I recently obtained a job with the popular nerdy clothing site teeturtle.com where I get to go and run their booths at various pop culture conventions around the world (awesome!). My first assignment was the Japanese Pop-culture convention “Animazement” in Raleigh, North Carolina where I was hit with the unforgiving humidity of the Southern United States. Being a native Californian, I was ill prepared for the moisture in the air mixed with the temperature. I was working so I didn’t get to explore much of Raleigh, but I was lucky enough to experience a small amount of the city’s food culture.
Barbecue in North Carolina
North Carolina’s Barbecue culture has a long and storied past rooted in the cultures of the state’s past and has generally been split up into two styles. I am by no means an expert, but from what I have been able to read, the Piedmont region and Western parts of the state tend to like a style called Lexington Style which uses a base of tomato, vinegar, and spices with an emphasis on the use of pork shoulder. The Eastern Style (which I assumed that I ate) is absent of tomato, where apple cider vinegar and peppers take the main stage and the “whole hog” approach, where everything is used. There has been much contention as to what is the official Barbecue style of the state, but because I am not one to get involved with divisive politics, I’m not going to get into the intricacies of it all.
Smokey’s Barbecue Shack
10800 Chapel Hill Rd, Morrisville, NC
Before I even got into the city of Raleigh, I stopped off at a Barbecue restaurant in Morrisville (which is quite close to the Raleigh-Durham international airport) called “Smokey’s Barbecue Shack.” Somewhere on the side of a 2 lane road is a small white building with red benches and an awning it is so unassuming that my Uber driver almost missed it. I showed up 10 minutes before it opened, there were already 7 people waiting for Smokey’s to open (an excellent sign in my opinion). The walls are filled with funny signs and little oddities and the interior felt like a room inside of your quirky aunt’s house. Behind the restaurant past the smokehouse is an open area among the trees where you can eat on picnic tables and enjoy the tranquility of nature (I wouldn’t be able to eat barbecue in the humidity so I opted to stay inside). According to the menu, Smokey’s is a marriage between the Lexington & Eastern styles of barbecue, as they consider Raleigh to be central in the state.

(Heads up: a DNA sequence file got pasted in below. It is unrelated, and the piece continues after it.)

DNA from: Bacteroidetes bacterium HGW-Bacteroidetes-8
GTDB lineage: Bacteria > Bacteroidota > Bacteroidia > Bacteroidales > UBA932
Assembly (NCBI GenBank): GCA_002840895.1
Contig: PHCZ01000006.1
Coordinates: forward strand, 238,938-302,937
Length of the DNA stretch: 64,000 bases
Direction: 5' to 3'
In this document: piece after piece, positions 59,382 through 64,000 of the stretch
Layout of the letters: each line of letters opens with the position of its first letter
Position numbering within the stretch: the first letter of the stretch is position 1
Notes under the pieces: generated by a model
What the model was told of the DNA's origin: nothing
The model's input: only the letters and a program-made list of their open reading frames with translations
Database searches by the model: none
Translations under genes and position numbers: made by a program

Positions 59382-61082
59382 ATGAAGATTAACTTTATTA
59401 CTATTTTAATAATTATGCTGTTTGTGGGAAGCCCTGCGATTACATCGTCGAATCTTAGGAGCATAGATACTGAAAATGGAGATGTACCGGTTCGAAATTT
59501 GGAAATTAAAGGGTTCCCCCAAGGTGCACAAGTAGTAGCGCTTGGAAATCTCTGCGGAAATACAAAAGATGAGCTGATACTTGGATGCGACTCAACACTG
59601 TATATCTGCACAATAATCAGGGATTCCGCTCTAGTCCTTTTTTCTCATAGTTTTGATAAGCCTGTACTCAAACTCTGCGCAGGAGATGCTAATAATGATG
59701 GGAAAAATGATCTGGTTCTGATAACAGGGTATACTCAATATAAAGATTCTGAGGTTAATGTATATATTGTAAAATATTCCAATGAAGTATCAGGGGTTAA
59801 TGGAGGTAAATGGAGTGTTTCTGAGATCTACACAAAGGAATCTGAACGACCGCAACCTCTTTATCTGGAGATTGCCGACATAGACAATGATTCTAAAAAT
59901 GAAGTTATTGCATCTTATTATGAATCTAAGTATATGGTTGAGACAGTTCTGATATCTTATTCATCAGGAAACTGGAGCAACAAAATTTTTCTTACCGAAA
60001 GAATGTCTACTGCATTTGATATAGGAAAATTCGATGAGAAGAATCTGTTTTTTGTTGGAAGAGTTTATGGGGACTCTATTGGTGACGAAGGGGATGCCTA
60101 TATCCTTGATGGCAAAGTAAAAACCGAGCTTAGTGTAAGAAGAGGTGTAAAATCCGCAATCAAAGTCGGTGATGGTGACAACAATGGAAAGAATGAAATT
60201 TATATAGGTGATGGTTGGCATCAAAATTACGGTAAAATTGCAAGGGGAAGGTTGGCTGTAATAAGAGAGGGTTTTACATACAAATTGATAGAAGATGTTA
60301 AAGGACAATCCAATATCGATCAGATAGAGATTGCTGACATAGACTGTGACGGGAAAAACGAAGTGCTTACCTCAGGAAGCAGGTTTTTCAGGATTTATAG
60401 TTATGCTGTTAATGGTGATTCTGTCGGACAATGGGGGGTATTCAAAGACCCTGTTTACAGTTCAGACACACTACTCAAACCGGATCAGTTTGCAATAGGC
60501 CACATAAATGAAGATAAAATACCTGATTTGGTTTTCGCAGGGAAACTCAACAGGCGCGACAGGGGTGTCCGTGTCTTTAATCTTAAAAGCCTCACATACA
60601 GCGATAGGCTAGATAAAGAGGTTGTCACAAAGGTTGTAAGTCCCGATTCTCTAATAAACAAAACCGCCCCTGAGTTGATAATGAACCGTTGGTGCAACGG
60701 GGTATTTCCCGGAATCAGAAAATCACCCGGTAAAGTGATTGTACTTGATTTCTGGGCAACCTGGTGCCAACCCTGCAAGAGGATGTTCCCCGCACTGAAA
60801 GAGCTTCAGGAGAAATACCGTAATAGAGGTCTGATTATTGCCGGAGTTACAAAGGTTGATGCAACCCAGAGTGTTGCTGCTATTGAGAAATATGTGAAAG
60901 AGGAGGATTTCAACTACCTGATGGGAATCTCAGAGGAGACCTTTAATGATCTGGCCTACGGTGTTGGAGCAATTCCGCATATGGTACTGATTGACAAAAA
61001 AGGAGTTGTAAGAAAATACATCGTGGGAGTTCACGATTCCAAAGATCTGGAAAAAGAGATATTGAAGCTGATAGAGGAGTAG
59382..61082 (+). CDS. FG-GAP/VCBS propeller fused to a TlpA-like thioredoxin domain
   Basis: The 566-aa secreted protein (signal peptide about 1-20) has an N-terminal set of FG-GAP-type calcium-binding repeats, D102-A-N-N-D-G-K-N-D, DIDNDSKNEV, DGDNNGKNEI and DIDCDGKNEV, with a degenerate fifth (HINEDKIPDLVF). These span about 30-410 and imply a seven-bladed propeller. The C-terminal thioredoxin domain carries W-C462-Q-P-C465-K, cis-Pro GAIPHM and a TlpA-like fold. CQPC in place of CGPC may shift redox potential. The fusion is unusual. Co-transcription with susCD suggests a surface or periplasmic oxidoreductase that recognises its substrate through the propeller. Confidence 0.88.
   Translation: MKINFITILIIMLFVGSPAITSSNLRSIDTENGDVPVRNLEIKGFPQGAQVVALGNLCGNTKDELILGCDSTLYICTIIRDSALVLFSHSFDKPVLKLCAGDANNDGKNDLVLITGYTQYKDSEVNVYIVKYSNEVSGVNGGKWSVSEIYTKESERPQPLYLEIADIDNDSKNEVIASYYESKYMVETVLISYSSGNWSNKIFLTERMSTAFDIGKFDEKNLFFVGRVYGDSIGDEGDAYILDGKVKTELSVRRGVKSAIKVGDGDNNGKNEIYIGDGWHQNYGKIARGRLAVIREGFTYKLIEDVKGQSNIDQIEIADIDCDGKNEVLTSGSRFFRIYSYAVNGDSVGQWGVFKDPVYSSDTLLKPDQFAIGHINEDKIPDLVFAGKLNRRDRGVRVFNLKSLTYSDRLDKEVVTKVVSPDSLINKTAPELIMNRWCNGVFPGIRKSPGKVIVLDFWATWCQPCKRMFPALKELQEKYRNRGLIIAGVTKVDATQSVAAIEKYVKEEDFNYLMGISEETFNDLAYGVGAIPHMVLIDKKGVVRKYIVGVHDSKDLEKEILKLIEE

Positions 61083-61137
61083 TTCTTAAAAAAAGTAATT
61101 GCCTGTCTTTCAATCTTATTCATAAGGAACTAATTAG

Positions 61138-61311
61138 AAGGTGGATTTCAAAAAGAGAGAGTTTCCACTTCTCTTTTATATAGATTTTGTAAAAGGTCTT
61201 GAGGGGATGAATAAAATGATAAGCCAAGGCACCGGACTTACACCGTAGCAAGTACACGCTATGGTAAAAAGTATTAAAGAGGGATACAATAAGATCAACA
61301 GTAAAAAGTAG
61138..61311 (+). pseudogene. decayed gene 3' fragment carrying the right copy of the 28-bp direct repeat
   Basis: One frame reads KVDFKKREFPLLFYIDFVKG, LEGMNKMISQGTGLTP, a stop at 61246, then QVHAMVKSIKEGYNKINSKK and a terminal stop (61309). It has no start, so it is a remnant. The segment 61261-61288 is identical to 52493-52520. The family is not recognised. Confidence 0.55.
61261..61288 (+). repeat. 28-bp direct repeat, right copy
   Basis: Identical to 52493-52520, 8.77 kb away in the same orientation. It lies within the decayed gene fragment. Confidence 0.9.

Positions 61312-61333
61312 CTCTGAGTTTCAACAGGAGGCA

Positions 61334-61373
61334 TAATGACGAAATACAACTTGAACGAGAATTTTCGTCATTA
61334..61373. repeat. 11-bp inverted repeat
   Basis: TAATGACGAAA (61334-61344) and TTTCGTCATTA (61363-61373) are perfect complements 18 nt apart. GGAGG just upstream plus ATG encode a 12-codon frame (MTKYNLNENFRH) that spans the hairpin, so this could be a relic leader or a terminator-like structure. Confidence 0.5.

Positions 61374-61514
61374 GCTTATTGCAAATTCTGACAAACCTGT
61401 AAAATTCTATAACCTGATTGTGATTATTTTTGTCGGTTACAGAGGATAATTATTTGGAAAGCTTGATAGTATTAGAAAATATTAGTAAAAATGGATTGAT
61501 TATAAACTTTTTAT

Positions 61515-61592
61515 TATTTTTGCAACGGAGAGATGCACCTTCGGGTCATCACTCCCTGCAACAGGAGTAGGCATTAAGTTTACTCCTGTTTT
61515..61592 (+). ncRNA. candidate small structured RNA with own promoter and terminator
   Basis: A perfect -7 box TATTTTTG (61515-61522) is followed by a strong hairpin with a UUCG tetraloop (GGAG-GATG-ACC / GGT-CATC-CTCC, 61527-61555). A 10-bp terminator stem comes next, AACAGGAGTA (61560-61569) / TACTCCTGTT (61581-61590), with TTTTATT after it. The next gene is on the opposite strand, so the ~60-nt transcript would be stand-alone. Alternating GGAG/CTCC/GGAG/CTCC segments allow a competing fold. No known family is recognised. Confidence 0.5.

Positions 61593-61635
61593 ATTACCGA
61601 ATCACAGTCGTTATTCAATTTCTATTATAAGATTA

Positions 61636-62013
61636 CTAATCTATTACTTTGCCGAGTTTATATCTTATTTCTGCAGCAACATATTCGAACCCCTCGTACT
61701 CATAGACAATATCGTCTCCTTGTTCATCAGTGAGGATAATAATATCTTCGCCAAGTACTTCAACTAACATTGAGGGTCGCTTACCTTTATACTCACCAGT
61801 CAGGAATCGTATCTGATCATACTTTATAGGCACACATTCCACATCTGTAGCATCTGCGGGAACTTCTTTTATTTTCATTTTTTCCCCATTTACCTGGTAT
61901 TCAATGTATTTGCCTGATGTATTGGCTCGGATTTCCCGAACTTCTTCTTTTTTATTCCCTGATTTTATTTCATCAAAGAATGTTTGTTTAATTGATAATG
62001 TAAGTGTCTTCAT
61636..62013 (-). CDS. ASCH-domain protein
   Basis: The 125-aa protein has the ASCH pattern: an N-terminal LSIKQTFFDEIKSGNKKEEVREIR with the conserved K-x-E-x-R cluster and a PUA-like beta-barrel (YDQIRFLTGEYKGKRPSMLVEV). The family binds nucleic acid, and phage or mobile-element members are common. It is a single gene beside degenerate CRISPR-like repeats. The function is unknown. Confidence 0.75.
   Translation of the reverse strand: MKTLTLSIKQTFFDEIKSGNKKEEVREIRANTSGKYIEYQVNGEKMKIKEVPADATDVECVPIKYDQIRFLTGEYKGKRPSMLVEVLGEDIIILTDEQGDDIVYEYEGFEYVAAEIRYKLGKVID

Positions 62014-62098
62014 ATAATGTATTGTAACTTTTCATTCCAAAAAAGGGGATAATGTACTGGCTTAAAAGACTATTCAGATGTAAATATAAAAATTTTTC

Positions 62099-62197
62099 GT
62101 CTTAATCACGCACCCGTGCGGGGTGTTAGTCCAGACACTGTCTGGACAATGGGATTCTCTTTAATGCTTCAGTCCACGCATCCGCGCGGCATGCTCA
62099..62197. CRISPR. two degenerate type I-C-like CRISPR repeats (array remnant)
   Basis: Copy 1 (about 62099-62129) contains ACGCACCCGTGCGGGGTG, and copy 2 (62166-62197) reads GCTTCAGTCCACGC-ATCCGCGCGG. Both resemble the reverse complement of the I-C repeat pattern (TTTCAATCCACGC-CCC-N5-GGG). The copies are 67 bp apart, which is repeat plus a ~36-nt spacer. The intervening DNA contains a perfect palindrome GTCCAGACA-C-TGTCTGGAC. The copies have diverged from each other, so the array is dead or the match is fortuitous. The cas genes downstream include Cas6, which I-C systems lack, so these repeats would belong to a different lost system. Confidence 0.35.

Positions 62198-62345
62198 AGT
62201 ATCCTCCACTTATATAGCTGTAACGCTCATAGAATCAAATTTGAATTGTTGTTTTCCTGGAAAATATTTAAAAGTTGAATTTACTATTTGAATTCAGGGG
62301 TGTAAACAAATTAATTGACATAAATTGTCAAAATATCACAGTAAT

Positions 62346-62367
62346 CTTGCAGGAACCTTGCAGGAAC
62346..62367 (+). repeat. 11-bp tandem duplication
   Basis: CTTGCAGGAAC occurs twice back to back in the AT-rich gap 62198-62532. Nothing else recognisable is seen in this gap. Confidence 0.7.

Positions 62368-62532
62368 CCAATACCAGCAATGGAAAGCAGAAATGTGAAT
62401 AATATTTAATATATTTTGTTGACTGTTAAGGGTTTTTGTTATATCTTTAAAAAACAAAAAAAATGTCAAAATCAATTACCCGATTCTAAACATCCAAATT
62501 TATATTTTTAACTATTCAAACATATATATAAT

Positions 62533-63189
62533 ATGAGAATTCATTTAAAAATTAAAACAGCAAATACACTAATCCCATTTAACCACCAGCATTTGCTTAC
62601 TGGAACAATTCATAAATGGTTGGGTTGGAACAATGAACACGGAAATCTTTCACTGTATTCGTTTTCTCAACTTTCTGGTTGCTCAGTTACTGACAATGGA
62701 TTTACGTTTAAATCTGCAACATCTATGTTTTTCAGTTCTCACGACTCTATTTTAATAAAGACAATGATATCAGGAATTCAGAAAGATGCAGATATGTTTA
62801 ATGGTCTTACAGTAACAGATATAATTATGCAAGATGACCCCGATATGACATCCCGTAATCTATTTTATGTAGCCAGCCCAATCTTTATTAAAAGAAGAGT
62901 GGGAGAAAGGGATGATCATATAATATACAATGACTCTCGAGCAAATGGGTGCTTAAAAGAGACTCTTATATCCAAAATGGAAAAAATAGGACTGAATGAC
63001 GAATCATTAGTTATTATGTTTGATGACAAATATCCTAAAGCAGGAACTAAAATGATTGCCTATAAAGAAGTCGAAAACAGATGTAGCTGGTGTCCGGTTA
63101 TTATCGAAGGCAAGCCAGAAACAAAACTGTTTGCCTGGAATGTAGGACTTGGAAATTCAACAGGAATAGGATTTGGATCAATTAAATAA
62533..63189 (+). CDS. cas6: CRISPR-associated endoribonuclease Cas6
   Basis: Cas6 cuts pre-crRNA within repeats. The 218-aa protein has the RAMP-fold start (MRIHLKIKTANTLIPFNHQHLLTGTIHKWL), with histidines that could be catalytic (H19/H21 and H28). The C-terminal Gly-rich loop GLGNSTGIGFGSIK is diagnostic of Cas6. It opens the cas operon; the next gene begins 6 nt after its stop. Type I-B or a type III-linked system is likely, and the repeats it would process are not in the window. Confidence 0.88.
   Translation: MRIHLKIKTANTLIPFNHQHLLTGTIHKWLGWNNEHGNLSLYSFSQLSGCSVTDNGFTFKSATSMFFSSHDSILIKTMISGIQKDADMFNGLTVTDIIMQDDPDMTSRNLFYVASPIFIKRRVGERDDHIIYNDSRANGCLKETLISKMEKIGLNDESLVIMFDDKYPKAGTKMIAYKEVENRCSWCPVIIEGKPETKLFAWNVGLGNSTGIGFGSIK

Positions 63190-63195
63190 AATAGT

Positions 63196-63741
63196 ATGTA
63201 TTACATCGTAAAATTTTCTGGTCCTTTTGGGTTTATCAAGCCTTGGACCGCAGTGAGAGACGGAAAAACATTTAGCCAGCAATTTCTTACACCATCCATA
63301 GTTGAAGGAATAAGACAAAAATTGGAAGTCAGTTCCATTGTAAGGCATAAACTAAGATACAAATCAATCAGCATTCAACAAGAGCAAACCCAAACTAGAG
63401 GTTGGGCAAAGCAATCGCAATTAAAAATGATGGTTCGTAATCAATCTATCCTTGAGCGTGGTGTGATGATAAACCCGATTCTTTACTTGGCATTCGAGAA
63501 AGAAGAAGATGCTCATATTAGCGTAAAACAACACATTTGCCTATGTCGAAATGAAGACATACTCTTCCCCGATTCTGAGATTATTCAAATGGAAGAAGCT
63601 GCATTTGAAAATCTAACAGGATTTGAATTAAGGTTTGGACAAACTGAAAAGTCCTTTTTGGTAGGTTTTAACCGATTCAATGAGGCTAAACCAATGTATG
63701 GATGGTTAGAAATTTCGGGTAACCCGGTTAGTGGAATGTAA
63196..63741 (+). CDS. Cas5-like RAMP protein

I was told by friends who have been to North Carolina that pork is the king meat of Carolina barbecue, so I naturally ordered a beef brisket sandwich(my memory is not what it used to be, plus I don’t listen to what my friends say, it’s a strategy to maintain the power in my relationships). I chose to have slaw on my sandwich as well (which only comes by request) as well as fried okra, hush puppies, and their very popular sweet potato tater tots. The coleslaw was a mayonnaise based one, that’s important because apparently Lexington style slaw is tomato based and red rather than white. My basket came and I was found myself so excited that I almost started eating without taking a thousand pictures of it (how dare I, right?). The chopped beef brisket was an excellent balance of fat and lean protein, creating a soft and meaty texture that was beautifully enhanced by the slightly sweet white slaw. There was something almost buttery about the meat, it was unlike any beef brisket I’ve had in California. It wasn’t as smokey as I thought it would be (given the name of the restaurant) but I didn’t have much of an issue with that. The table had several different squeeze bottles of sauce, varying from thick and spicy to thin and oily. I had to try all of it obviously, and “Smokey’s Signature spicy sauce” was the winner, a pepper forward thick barbecue sauce with just a stroke of sweetness. This was the first time that I’ve had fried okra and it was excellent. Okra’s soft and almost jelly like texture can be off putting to a lot of people but the crispy batter around it makes it an absolute marvel in both texture and flavor. The star side for a lot of people here is Smokey’s sweet potato tater tots, chopped and fried sweet potatoes dusted with cinnamon. That sweetness and spice was a perfect compliment to the crispy texture and an amazing side to the savory and vinegary brisket sandwich.
Jimmy V’s osteria + bar
420 Fayetteville Street,